Caroline Lucas MP has an interesting piece in the Independent about what it is like becoming an MP for the first time, and the things you learn.
Of particular interest:
One of the most shocking things to me was the discovery that most MPs have no idea what they’re voting on, when the division bell rings. And it suits the whips to keep it that way. The fact that my modest proposal – that Members should be required to include brief explanatory statements alongside their amendments – was met with such hostility by the Party hierarchies is indicative of the threat posed to Party discipline by MPs actually thinking for themselves.
Another shock was to see how the powers of parliamentary scrutiny are so poorly exercised. Membership of the ad hoc ‘bill committees’ set up to go through draft legislation line by line is one of the best opportunities to have direct influence over future laws. That’s why the whips generally try to keep people with too much expertise or independence of mind off these committees. Sarah Wollaston, the Conservative MP for Totnes and a former GP, tells of her enthusiasm to sit on the Health and Social Care bill committee. Instead, the whips told her to sit on a committee examining double taxation in the Cayman Islands. When she protested that she knew nothing of the subject, the whips replied that was all to the good: all they wanted her to do was to vote the right way at the right time.
I’ll note that this was already known by anyone who has watched a few Parliamentary debates, but seeing an MP write it all down is profoundly angering. It leaves me thinking of the last three lines from Dover Beach:
And we are here as on a darkling plain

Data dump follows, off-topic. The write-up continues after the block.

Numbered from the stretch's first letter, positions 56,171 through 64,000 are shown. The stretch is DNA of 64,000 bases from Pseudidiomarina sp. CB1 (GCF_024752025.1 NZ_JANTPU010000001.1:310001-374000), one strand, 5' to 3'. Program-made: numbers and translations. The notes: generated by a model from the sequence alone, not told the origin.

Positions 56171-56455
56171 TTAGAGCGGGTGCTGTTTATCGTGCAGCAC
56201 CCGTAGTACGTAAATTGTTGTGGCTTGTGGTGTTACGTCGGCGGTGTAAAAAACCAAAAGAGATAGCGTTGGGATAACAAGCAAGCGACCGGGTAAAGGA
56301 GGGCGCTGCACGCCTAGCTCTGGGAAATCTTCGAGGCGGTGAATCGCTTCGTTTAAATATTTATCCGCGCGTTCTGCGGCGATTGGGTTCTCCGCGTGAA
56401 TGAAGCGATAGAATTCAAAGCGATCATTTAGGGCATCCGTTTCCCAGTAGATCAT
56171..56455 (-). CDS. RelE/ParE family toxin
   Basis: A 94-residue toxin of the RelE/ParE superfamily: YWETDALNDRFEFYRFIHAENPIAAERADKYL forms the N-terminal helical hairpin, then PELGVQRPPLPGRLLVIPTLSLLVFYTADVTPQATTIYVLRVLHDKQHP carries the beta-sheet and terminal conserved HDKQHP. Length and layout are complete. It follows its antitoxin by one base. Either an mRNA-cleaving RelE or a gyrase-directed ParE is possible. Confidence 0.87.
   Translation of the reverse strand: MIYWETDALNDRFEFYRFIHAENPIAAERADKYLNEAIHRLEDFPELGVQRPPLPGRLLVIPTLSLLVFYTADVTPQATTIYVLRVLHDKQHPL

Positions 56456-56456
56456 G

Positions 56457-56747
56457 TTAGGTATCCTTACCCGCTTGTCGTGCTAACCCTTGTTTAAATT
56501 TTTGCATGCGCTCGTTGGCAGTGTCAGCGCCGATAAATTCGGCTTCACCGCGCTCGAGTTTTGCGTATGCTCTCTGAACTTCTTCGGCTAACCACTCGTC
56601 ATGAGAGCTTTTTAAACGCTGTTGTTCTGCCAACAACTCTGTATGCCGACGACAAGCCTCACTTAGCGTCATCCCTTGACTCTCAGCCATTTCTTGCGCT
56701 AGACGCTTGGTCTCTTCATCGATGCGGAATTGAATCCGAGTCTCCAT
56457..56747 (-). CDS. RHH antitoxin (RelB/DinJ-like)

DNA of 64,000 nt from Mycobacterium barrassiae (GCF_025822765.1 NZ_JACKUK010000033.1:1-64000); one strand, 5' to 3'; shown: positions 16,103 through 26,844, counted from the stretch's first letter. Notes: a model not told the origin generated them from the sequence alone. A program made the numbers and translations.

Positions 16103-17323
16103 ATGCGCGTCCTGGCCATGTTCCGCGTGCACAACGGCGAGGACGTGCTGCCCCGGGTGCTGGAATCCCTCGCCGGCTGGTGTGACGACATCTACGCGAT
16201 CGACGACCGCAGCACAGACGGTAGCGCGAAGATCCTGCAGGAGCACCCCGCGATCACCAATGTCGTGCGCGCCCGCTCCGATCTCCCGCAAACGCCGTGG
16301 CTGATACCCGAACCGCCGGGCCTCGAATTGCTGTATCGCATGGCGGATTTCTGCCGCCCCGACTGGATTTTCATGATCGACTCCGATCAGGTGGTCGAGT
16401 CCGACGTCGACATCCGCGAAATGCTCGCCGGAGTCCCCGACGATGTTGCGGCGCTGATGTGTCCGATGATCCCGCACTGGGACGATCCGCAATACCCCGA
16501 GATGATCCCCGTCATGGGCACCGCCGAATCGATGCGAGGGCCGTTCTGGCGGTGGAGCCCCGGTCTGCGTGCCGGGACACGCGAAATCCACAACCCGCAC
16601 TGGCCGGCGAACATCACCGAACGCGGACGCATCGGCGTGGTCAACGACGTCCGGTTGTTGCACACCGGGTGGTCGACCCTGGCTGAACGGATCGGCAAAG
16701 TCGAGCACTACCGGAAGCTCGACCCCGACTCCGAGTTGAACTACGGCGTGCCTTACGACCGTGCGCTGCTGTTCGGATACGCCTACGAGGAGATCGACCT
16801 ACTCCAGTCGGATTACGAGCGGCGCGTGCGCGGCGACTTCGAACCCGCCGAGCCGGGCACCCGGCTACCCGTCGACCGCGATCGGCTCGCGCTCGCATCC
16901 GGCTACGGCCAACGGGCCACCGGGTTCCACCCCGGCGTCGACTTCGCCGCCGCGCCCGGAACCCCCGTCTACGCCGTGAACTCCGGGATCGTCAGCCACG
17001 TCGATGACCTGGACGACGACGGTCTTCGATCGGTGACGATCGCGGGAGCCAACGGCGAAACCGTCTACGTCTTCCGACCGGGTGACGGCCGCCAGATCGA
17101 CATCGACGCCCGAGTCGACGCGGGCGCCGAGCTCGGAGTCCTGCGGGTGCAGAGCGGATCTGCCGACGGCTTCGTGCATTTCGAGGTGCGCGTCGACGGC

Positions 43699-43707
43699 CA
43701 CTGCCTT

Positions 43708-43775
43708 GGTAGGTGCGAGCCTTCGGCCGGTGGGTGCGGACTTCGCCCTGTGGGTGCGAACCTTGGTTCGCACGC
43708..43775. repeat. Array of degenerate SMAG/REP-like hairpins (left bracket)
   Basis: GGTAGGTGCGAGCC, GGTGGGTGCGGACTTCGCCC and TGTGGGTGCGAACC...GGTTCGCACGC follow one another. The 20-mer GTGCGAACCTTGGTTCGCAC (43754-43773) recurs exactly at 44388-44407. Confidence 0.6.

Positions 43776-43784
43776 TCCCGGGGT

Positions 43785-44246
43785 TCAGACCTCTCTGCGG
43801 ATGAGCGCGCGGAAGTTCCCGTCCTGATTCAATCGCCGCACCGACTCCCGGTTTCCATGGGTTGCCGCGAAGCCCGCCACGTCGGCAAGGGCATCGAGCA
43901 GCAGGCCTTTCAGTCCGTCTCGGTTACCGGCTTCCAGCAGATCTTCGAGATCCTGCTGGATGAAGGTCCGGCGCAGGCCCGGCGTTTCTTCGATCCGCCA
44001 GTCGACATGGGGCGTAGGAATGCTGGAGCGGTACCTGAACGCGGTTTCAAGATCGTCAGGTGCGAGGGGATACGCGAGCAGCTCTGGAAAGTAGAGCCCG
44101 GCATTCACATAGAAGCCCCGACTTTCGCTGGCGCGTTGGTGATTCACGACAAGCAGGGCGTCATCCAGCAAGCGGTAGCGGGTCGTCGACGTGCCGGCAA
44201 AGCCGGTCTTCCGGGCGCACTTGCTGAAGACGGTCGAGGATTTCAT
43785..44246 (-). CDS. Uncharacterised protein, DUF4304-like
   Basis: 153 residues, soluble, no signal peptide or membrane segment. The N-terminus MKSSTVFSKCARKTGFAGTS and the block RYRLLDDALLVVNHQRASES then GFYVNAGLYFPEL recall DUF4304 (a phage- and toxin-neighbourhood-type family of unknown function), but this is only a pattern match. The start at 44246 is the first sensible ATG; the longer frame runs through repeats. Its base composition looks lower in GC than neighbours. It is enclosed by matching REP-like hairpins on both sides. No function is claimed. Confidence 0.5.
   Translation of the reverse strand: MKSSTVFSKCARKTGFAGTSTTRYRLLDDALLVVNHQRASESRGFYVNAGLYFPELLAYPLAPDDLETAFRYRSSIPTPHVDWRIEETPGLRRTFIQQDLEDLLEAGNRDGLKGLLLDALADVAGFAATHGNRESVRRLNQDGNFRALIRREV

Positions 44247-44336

Swept with confused alarms of struggle and flight,
Where ignorant armies clash by night.
The main thing that the quotes from Lucas demonstrate is precisely how far the House of Commons is from the ideal of deliberative democracy. Parliamentary debates are far from what any thinking person should think of as a good or useful debate: it does not adequately allow for rebuttal of factual points made, simply a queue of people lodging their grievances. The time limits imposed on debates prevent Parliament from properly scrutinising proposed amendments.
The problem that I currently have is that the bodies that best represent the deliberative model of democracy in Britain are precisely those that aren’t democratically elected: specifically, the House of Lords and the Supreme Court. And that’s depressing too: the House of Lords is an extremely flawed institution—the political appointment process (which can be helped along with money), for a start—and the Supreme Court can’t exactly decide matters of public importance beyond those where interpretation of the law is concerned.
I have no great solutions to offer, just a feeling of disappointment and melancholy: I can’t see any way of fixing the process. Our voting system is fucked. Our Parliament is both unrepresentative and fails to be a suitable deliberative body. (And don’t get me started on how crap the media is at the same job.) I can only offer an ice-cold bath of cynicism: this system sucks, and there’s no real way to reform it. Our political system shall remain mired in mediocrity and stupidity for the foreseeable future. And it probably won’t change: even the most mild attempts at reforming, say, the voting system (the AV referendum) or the House of Lords have fallen flat on their arse, even though the failure to create a properly deliberative political system is precisely why we can’t solve the big problems.